This is the perfect time for him to hint at his true colors. In fact, this is when good Disney films actually do perform their villain reveal. In The Lion King, Scar unveils his murder plot when he’s separated from the rest of the main cast (with song). In Hunchback, Frollo unveils his rape plot when he’s separated from the rest of the main cast (with song). In Beauty and the Beast, Gaston unveils his plot to win the heart of his true love when he’s separated from the rest of the main cast (with song).
Instead, Hans looks and acts like he is really concerned about Anna (like, maybe, he actually cares?), and is generally a pretty good ruler in the midst of the current crisis. If he were to clue us in, at this point, than his very heroic actions at Elsa’s ice hotel are more believable as cover.
Also, for members of the audience that catch that Hans is the villain at this point, the ice hotel battle royal gets an extra dose of tension and meaning. What’s Hans going to do once he has Elsa? Oh shit, the camera faded to black, did he just kill her? Did she just die? No, he couldn’t have killed her because he stopped those two other guys from killing her, but what if she got trapped under the ice chandelier and he left her there? He totally would do that because he really wants the throne, and Anna doesn’t even know and oh my god, SHOW ME THE NEXT SCENE.
And then when Anna is galloping back to the castle, half the audience that missed the clues are like, But he won’t help you! KRISTOPH IS YOUR TRUE LOVE, TRUST THE SENTIENT ROCKS, THIS IS A DISNEY MOVIE. ALWAYS TRUST THE SENTIENT ROCKS. And the other half is like TURN BACK. He’s gonna use you Anna! HE’S ALREADY USED YOU. But you also have to go back and save Elsa, he’s gonna kill her and/or let the town people kill her! WAIT NO. WAIT. WHAT DO?
There is a pretty solid explanation as to why they ran Hans as a villain the way they did. We’re supposed to emphasize with Anna as she’s freezing to death, locked in a room. We got played by Hans too, Anna. We feel your pain.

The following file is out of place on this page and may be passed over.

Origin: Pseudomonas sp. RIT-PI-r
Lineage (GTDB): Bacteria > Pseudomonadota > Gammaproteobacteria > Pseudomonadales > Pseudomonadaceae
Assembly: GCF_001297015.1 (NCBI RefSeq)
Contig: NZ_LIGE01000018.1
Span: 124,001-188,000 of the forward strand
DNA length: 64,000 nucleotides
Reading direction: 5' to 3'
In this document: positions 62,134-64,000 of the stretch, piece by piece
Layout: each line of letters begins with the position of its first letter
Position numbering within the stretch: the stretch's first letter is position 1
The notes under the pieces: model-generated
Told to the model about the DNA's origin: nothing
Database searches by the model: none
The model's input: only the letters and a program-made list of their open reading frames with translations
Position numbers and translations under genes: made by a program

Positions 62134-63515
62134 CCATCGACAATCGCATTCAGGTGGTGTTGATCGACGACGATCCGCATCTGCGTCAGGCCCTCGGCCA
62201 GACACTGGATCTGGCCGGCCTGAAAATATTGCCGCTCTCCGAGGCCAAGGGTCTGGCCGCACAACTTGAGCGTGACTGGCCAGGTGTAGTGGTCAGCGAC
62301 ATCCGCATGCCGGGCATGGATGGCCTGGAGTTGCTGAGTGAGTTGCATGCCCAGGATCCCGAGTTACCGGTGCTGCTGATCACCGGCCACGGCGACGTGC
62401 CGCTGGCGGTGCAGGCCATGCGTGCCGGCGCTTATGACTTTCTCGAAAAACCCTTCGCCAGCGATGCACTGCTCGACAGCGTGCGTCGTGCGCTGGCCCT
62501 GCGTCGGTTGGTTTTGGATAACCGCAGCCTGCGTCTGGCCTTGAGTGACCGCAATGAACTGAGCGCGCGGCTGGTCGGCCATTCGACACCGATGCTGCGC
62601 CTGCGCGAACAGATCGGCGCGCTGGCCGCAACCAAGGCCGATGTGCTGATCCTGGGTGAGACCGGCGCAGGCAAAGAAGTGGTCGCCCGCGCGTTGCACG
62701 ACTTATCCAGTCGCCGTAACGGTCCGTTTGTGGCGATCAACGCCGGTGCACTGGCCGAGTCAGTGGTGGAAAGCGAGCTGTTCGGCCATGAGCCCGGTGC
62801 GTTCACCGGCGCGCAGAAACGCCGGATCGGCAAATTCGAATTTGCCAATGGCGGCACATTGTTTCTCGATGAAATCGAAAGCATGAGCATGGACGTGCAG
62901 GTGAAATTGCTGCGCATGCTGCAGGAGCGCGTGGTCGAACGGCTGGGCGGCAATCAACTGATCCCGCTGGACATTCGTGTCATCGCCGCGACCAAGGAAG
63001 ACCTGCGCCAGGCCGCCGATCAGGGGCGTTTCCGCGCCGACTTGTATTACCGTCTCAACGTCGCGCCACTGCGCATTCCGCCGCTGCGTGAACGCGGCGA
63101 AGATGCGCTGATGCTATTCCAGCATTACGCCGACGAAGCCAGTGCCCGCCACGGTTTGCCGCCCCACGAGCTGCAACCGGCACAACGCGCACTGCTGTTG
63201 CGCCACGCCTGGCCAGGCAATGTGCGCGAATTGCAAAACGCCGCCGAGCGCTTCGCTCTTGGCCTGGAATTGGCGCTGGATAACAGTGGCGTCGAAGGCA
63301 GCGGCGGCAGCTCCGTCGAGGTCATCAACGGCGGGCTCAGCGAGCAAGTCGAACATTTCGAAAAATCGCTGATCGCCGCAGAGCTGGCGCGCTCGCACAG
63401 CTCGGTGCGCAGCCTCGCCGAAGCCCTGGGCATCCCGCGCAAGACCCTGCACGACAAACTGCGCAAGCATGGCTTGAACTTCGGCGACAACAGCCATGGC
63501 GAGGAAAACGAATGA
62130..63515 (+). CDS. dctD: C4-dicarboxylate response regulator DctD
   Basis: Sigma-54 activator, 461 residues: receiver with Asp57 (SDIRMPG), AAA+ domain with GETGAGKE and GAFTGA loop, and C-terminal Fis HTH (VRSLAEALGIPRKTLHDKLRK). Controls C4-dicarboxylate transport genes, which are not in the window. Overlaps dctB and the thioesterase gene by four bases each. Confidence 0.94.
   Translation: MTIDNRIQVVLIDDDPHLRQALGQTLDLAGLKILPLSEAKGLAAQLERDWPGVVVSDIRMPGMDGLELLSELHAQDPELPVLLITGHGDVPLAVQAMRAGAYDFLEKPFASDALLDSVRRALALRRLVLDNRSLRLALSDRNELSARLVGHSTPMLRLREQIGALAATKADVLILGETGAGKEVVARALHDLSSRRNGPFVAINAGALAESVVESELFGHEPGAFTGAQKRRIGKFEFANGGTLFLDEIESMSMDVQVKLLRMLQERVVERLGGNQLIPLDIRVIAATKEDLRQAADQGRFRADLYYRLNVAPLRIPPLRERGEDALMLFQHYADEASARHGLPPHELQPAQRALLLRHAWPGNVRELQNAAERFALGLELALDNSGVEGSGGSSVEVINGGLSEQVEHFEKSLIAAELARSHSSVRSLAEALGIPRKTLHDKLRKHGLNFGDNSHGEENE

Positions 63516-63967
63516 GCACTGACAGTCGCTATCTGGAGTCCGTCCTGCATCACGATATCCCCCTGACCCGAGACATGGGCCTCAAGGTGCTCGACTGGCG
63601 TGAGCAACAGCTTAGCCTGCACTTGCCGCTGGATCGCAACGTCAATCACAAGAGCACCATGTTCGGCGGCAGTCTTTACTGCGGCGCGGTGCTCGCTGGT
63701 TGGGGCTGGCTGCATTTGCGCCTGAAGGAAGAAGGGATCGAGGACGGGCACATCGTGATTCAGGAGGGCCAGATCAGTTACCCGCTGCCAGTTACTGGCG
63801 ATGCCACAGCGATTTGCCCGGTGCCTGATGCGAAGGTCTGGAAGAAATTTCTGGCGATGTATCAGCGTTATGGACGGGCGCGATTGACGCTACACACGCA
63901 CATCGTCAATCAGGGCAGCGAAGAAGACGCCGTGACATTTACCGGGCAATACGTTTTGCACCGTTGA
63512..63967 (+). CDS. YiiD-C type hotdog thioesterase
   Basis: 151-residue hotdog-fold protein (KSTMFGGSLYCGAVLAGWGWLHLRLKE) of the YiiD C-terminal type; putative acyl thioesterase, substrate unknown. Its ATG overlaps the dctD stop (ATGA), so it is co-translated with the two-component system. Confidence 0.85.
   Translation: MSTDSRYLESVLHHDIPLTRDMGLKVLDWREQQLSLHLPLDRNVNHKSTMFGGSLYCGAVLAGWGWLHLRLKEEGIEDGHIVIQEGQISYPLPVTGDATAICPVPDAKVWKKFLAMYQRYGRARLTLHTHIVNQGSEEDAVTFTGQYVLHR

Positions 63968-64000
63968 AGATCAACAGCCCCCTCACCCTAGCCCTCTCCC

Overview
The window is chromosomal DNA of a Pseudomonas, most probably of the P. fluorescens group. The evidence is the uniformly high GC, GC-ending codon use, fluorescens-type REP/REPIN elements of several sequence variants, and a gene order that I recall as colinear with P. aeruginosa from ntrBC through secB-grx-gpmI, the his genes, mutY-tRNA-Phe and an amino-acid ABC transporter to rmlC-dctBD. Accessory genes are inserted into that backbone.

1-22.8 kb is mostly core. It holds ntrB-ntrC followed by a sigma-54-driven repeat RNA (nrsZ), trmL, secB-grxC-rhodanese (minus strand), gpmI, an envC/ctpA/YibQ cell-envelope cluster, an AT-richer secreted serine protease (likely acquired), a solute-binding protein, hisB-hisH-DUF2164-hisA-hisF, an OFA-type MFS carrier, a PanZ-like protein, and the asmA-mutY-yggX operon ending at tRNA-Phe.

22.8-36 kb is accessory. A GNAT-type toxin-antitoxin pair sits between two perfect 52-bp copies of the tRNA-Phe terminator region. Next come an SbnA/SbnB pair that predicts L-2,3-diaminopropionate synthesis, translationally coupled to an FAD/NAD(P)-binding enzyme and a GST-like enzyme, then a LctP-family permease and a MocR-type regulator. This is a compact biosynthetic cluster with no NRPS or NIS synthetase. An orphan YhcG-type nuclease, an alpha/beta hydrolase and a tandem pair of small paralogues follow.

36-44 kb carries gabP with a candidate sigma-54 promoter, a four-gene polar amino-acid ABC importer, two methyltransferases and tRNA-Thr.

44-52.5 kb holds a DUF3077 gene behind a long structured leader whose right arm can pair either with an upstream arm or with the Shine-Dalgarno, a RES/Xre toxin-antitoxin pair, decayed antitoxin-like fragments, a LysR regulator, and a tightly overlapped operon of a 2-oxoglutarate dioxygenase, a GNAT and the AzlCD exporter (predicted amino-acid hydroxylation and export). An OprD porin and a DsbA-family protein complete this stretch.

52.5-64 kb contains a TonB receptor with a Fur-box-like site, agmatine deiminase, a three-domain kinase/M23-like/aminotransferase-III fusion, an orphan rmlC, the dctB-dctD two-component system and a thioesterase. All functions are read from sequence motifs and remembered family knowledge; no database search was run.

But that’s not really how movies work. Or books, for that matter.
The reader, or the audience, can’t be a true participating member of the action on-screen. We get a different angle of insight on the characters– either too much (we know things that the characters don’t know about) or too little (the characters discover something that isn’t shown to us, see all of the detective genre). We also don’t spend enough time with them to really develop emotional bonds.
Aside: You know how little kids can be best friends in like, 3 seconds? You ever think that maybe the reason why they respond so heavily to onscreen things is that they literally form a stronger bond with the characters in the time we see them, because they form interpersonal bonds faster?
Back to my main point: as such, we aren’t going to sympathize with a character that way– tricking the audience doesn’t make us feel pity towards a character who also go tricked. We can relate a character being tricked to a time when we were tricked, in our own lives. That’s how you generate an emotional response and sympathy– you set it up to something the audience has experienced in reality and can relate too.
So, we don’t feel Anna’s pain. If, however, we knew Hans was evil all along, then we could relate to Anna’s distress, as more of a mentor/teacher/confidant. I knew this was going to happen to you. He was rotten from the start, Anna. Just like Jeremy was when he dumped me, so that he could murder my Dad and take over the family bank. He also dumped me because he judges women by breast size. I bet Hans and Jeremy will die alone and no one loves them. Fuck them. Lets get a drink.
Anna still has the same problems in this version though– which brings us to my big second point. Frozen has this other character, perhaps you’ve seen her:
Now, I have no problems with Anna at a start. But, any good character should grow and develop through a film, especially one that is going to have some moral teaching attached to it, because Disney films always do. Especially because we spend most of the film with Anna as our protagonist. Anna… isn’t so big on the character arc concept.
Anna’s supposed to be kinda derpy, a do things first think later kinda girl, who is desperate for love because she’s been locked in a castle for most of her– huh. That’s funny. Totally thought I was writing about Rapunzel again for a second.
Her arc is set up to teach her a) love, b) maybe think for like, three seconds before you do things? Kristoff’s comments to her (“I don’t trust your judgement!”) and general reaction to Anna’s Impulsive Decision Making Process (trademarked) make it pretty clear this is not a trait we’re supposed to approve of.
Except it totally works out for her, like, all the time. Of all the decisions Anna makes on the fly, how many come back to bite her?